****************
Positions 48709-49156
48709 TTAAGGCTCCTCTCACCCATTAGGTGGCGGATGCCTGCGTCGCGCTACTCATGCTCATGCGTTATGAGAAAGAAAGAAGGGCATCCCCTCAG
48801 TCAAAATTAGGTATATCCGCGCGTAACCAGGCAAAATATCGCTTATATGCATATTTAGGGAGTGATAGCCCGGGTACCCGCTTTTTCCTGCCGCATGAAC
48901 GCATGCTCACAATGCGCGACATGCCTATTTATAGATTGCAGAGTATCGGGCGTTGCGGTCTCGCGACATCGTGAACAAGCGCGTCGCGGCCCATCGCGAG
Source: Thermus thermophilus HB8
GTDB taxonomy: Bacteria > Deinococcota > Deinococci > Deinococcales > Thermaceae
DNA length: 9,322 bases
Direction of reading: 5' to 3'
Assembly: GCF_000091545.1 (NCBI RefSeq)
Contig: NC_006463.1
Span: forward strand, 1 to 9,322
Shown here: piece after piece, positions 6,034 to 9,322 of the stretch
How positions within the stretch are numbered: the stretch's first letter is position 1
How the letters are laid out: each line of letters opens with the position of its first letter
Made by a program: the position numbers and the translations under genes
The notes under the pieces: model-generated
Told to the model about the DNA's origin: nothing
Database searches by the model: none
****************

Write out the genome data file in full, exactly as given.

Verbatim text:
Positions 48709-49156
48709 TTAAGGCTCCTCTCACCCATTAGGTGGCGGATGCCTGCGTCGCGCTACTCATGCTCATGCGTTATGAGAAAGAAAGAAGGGCATCCCCTCAG
48801 TCAAAATTAGGTATATCCGCGCGTAACCAGGCAAAATATCGCTTATATGCATATTTAGGGAGTGATAGCCCGGGTACCCGCTTTTTCCTGCCGCATGAAC
48901 GCATGCTCACAATGCGCGACATGCCTATTTATAGATTGCAGAGTATCGGGCGTTGCGGTCTCGCGACATCGTGAACAAGCGCGTCGCGGCCCATCGCGAG
Source: Thermus thermophilus HB8
GTDB taxonomy: Bacteria > Deinococcota > Deinococci > Deinococcales > Thermaceae
DNA length: 9,322 bases
Direction of reading: 5' to 3'
Assembly: GCF_000091545.1 (NCBI RefSeq)
Contig: NC_006463.1
Span: forward strand, 1 to 9,322
Shown here: piece after piece, positions 6,034 to 9,322 of the stretch
How positions within the stretch are numbered: the stretch's first letter is position 1
How the letters are laid out: each line of letters opens with the position of its first letter
Made by a program: the position numbers and the translations under genes
The notes under the pieces: model-generated
Told to the model about the DNA's origin: nothing
Database searches by the model: none